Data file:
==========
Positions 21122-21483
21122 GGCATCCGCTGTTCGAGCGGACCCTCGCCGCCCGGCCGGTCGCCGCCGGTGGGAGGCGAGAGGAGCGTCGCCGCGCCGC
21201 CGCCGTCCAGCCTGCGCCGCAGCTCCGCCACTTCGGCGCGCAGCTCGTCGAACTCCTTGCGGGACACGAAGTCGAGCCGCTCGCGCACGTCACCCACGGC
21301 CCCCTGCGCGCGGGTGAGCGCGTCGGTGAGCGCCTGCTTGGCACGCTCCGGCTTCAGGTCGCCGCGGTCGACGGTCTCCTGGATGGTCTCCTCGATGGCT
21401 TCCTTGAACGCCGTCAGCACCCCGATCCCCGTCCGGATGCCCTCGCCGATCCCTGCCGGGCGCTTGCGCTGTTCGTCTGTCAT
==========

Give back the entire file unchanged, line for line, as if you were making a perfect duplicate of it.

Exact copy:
Positions 21122-21483
21122 GGCATCCGCTGTTCGAGCGGACCCTCGCCGCCCGGCCGGTCGCCGCCGGTGGGAGGCGAGAGGAGCGTCGCCGCGCCGC
21201 CGCCGTCCAGCCTGCGCCGCAGCTCCGCCACTTCGGCGCGCAGCTCGTCGAACTCCTTGCGGGACACGAAGTCGAGCCGCTCGCGCACGTCACCCACGGC
21301 CCCCTGCGCGCGGGTGAGCGCGTCGGTGAGCGCCTGCTTGGCACGCTCCGGCTTCAGGTCGCCGCGGTCGACGGTCTCCTGGATGGTCTCCTCGATGGCT
21401 TCCTTGAACGCCGTCAGCACCCCGATCCCCGTCCGGATGCCCTCGCCGATCCCTGCCGGGCGCTTGCGCTGTTCGTCTGTCAT